Senior advocate Salman Khurshid made an impassioned plea before a bench headed by CJI Dipak Misra and sought intervention by a body of Muslims from UP. But the bench was categorical in its reply, “These are appeals against the high court judgment on title suits and all parties are present before us. Where is the question of intervention or impleadment by non-parties?”
The court’s observation could have a bearing on an application by 32 eminent persons, including Shyam Benegal, Aparna Sen, Anil Dharker, Teesta Setalvad, who have sought to intervene in the Ayodhya case through advocate Aparna Bhat.
The applicants refuted the HC finding that a belief existed among a majority of the Hindu community that the disputed property was the birthplace of Lord Rama and said, “There is no basis on which such a finding could be sustained.”
They added, “In light of the various other places within Ayodhya laying claim of being the birthplace of Lord Rama, it is categorically stated that majority of Hindus do not espouse the belief that the disputed property is the birthplace of Lord Rama.”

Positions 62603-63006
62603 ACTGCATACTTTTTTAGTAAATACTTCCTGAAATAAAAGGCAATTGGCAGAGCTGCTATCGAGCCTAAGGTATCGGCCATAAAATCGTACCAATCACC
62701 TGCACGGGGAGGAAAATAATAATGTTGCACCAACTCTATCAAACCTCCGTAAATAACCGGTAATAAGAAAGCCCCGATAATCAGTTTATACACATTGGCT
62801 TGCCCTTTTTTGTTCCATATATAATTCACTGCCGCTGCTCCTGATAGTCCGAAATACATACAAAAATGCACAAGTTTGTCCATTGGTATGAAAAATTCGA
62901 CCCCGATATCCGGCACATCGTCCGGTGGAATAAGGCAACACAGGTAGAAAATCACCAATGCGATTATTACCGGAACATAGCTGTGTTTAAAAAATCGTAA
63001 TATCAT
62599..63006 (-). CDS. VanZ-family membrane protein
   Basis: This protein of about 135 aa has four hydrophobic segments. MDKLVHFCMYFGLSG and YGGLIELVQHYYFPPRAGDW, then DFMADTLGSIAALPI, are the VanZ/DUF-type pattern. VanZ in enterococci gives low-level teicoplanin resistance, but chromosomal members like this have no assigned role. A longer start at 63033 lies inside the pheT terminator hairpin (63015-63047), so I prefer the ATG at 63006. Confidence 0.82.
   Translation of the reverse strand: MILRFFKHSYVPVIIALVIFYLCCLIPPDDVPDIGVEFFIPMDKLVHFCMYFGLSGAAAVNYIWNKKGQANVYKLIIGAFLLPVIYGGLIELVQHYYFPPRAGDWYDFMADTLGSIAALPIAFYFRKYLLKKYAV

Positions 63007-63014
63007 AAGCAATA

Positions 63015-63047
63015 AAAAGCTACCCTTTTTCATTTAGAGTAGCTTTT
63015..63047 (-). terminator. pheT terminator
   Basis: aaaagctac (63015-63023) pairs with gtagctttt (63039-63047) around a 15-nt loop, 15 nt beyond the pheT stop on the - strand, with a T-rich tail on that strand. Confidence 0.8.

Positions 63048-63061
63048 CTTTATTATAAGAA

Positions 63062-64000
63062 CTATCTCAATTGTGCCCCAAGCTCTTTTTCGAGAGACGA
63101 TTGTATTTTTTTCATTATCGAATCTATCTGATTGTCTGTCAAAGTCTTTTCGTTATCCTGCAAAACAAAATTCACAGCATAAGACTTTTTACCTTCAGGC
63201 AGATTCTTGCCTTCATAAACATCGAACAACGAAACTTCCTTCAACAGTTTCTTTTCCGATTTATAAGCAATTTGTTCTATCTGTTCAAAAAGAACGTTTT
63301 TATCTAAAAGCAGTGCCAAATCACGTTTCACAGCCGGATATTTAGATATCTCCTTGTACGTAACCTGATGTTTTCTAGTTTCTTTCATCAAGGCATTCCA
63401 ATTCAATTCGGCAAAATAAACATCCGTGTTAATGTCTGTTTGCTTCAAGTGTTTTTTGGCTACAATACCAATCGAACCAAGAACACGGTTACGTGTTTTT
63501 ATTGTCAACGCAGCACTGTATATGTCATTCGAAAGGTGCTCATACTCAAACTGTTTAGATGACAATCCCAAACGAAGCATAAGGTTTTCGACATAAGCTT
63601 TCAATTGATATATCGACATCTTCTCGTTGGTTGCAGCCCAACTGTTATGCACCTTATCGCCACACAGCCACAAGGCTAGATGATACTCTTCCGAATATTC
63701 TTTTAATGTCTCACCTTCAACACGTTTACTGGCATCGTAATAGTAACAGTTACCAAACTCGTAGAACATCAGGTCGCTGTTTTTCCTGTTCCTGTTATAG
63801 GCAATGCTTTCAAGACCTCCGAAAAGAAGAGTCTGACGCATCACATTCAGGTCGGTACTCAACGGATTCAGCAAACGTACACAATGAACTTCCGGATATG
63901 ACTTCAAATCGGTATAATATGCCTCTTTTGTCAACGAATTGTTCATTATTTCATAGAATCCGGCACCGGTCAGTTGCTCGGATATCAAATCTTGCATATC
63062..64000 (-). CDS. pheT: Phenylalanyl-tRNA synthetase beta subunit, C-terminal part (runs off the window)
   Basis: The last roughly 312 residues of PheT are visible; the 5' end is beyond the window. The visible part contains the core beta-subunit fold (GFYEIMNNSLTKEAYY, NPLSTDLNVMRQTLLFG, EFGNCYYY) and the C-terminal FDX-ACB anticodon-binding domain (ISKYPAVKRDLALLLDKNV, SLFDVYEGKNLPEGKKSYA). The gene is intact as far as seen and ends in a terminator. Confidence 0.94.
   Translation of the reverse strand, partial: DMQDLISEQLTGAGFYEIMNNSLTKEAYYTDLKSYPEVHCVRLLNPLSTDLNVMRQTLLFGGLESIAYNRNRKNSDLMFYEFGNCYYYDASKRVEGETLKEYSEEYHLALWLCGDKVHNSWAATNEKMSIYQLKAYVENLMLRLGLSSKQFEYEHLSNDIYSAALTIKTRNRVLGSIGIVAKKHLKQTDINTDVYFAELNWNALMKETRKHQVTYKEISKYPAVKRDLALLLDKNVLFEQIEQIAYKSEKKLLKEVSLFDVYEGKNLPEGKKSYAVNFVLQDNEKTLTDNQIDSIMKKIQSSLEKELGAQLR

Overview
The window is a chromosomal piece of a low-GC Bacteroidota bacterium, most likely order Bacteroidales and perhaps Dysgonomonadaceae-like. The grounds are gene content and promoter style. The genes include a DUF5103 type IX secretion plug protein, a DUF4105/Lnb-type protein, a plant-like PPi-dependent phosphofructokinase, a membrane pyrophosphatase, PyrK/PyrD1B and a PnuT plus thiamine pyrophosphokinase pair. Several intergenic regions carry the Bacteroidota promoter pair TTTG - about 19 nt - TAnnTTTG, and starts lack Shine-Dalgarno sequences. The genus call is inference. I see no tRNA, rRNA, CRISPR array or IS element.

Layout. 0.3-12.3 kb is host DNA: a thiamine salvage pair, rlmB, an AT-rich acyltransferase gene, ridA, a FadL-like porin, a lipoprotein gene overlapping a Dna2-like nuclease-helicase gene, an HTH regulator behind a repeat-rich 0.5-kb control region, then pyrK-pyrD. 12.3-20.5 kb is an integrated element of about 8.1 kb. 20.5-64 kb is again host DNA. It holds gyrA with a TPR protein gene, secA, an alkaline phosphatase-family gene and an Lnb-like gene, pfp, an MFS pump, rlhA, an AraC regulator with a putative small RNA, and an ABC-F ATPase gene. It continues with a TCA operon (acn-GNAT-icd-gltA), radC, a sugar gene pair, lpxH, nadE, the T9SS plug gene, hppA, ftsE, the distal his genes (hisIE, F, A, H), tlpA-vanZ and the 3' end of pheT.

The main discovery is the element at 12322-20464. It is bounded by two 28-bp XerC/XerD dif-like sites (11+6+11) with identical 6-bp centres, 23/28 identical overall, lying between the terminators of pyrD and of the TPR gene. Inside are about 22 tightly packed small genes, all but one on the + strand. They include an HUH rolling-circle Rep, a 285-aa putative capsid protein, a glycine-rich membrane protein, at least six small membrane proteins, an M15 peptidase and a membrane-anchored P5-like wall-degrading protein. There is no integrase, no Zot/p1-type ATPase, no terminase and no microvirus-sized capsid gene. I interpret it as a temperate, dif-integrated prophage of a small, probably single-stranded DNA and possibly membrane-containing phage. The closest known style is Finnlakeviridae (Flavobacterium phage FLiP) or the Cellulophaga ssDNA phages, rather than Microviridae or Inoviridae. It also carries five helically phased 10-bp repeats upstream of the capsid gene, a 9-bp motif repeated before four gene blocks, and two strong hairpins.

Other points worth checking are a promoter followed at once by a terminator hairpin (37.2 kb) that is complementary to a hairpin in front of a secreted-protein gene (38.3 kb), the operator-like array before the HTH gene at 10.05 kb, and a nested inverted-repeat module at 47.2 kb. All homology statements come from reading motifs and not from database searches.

When SC changed its order four times
The SC bench struggled to give a gentleman’s cloak to the belligerent arguments of senior advocate Rajeev Dhavan, who was seeking adjournment of the hearing. Each time the court recorded a few sentences narrating Dhavan’s arguments, senior advocate Kapil Sibal would intervene and persuade the court not to record it. After four such attempts, Sibal succeeded and the court dropped references to Dhavan’s arguments in its order.
Swamy watches proceedings in silence
In March, BJP leader Subramanian Swamy had requested a bench headed by the then CJI J S Khehar for an early hearing in the Ayodhya case. The listing of the Ayodhya case at Swamy’s request riled Sibal, Dhavan and Dushyant Dave, who questioned the hurry in getting the seven-year-old case listed at the behest of a non-party. The senior advocates accused BJP of having the agenda of constructing Ram temple in Ayodhya. But an otherwise irrepressible Swamy watched the proceedings from the front row in silence.
Dhavan gets belligerent
“Is this a democratic and secular country where a mosque can be demolished?” Dhavan asked. His belligerence was calmed when the court attempted to mention it in its order. Dhavan apologised and said his choice of words was wrong.
Source : timesofindia